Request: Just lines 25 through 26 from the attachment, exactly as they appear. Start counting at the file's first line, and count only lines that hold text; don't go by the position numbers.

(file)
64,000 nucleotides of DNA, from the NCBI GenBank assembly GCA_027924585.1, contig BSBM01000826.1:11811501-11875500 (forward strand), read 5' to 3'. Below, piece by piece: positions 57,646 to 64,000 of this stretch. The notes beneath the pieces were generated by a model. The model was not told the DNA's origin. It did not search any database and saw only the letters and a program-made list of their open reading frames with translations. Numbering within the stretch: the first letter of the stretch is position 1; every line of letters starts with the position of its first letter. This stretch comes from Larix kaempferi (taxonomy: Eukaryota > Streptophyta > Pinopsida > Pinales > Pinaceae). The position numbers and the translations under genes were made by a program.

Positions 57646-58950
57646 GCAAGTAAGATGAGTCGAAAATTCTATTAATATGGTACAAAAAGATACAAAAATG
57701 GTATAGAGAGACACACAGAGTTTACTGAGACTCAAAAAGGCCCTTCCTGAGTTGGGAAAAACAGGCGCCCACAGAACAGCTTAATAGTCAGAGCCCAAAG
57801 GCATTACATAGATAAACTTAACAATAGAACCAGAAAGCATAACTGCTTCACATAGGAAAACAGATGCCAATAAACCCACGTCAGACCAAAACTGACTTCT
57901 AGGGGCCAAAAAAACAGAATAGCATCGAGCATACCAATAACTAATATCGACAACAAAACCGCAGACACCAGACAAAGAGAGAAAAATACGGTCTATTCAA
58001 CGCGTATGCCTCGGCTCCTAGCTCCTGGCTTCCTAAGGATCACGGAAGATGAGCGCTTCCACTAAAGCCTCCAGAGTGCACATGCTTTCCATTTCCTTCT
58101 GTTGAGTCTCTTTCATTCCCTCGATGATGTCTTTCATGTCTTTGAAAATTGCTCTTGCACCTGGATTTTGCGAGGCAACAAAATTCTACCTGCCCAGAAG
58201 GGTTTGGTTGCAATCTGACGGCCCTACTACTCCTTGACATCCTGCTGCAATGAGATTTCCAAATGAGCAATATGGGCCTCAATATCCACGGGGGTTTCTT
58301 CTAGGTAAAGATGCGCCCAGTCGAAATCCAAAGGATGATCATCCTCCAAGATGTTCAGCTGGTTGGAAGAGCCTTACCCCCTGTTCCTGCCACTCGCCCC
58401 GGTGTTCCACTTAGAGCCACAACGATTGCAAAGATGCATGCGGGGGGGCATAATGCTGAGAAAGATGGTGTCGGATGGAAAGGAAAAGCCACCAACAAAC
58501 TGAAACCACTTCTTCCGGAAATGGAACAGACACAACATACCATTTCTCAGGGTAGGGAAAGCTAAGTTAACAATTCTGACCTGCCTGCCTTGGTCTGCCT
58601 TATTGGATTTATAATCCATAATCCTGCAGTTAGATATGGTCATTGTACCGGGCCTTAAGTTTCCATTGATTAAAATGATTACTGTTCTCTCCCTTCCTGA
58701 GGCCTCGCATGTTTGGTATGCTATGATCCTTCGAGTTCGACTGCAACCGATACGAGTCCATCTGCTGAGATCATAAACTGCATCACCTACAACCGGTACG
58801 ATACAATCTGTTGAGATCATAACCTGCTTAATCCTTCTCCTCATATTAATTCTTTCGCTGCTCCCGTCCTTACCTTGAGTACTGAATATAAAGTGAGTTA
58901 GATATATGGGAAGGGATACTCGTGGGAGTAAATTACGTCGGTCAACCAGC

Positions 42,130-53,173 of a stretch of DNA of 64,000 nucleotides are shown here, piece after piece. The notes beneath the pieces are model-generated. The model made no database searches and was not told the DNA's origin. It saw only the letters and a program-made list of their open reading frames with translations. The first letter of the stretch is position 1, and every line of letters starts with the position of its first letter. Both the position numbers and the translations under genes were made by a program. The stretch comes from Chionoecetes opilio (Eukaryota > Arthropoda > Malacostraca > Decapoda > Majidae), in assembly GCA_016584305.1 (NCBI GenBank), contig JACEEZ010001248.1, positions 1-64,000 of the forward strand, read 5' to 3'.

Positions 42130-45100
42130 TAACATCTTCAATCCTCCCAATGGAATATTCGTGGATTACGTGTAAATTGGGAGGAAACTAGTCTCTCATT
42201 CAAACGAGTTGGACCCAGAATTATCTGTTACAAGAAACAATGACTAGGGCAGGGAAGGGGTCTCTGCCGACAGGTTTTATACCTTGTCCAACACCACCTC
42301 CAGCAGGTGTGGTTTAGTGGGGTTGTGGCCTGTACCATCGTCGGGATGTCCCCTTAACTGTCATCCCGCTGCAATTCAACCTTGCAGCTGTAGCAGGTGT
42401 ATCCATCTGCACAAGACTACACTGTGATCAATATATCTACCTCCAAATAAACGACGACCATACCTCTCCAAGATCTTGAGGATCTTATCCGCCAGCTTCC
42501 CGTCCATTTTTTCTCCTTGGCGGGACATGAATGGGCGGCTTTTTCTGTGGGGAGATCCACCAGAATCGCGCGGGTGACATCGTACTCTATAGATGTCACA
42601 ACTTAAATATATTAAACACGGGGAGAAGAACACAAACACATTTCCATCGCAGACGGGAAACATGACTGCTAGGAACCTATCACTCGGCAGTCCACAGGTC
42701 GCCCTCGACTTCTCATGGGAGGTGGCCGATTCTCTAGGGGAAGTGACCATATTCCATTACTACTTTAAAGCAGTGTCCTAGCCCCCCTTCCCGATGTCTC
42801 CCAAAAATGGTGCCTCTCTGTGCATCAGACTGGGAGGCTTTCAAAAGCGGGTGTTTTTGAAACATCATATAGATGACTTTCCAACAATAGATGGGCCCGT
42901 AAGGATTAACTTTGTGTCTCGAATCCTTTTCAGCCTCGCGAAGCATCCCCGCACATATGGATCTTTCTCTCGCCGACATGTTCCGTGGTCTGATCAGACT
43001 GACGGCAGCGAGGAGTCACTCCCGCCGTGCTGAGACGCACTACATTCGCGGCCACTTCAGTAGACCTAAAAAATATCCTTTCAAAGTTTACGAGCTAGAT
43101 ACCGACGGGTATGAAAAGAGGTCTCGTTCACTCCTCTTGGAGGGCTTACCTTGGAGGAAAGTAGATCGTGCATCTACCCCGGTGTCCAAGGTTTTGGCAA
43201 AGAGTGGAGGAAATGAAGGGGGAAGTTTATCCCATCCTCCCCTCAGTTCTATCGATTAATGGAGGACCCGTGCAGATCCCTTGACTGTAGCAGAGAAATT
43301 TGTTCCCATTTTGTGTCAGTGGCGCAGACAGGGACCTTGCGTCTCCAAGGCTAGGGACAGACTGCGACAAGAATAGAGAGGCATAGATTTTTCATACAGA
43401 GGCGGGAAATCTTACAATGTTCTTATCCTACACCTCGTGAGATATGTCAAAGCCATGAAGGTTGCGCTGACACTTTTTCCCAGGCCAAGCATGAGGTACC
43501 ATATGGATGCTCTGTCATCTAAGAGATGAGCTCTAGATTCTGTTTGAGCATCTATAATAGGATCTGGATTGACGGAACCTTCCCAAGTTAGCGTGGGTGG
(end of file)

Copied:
42701 GCCCTCGACTTCTCATGGGAGGTGGCCGATTCTCTAGGGGAAGTGACCATATTCCATTACTACTTTAAAGCAGTGTCCTAGCCCCCCTTCCCGATGTCTC
42801 CCAAAAATGGTGCCTCTCTGTGCATCAGACTGGGAGGCTTTCAAAAGCGGGTGTTTTTGAAACATCATATAGATGACTTTCCAACAATAGATGGGCCCGT